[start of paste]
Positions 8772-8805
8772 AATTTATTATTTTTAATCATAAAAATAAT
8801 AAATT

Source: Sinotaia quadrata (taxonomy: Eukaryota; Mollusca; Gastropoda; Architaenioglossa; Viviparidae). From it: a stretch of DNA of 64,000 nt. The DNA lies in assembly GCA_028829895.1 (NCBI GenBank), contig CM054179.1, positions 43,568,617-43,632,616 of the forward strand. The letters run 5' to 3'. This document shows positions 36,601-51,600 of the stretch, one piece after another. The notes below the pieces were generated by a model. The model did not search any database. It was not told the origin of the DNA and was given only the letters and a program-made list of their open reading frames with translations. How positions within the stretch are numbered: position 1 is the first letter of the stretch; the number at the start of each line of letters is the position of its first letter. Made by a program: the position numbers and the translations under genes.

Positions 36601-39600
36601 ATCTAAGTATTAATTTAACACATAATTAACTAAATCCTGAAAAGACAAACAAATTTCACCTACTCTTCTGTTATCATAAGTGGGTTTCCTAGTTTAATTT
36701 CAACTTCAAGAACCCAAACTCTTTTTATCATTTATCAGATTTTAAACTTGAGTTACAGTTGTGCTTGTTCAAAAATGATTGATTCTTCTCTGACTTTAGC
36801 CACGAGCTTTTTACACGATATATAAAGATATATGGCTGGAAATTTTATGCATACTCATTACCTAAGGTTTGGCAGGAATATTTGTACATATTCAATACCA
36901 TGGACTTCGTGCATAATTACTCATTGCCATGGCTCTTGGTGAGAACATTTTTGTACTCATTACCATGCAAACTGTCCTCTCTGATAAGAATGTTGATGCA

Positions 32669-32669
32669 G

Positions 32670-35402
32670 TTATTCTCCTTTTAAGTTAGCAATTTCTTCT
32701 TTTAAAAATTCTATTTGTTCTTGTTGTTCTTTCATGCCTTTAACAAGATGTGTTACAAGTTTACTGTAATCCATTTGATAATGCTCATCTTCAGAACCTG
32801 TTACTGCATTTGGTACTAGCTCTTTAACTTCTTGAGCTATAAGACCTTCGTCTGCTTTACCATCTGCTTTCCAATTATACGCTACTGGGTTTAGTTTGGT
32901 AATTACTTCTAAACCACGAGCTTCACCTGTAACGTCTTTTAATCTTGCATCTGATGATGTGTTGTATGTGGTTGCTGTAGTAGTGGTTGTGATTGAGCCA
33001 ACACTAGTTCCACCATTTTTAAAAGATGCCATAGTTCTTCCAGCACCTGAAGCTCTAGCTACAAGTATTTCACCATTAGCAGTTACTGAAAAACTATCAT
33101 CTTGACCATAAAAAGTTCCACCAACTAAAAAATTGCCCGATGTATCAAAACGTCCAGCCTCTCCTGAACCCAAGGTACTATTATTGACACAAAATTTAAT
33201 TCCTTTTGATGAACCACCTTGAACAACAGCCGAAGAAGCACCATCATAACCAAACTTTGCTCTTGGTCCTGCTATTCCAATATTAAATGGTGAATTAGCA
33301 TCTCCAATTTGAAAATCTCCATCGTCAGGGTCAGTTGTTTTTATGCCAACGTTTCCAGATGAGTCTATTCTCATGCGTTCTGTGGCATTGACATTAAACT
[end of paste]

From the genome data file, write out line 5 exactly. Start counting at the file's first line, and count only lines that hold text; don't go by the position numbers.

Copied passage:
Positions 36601-39600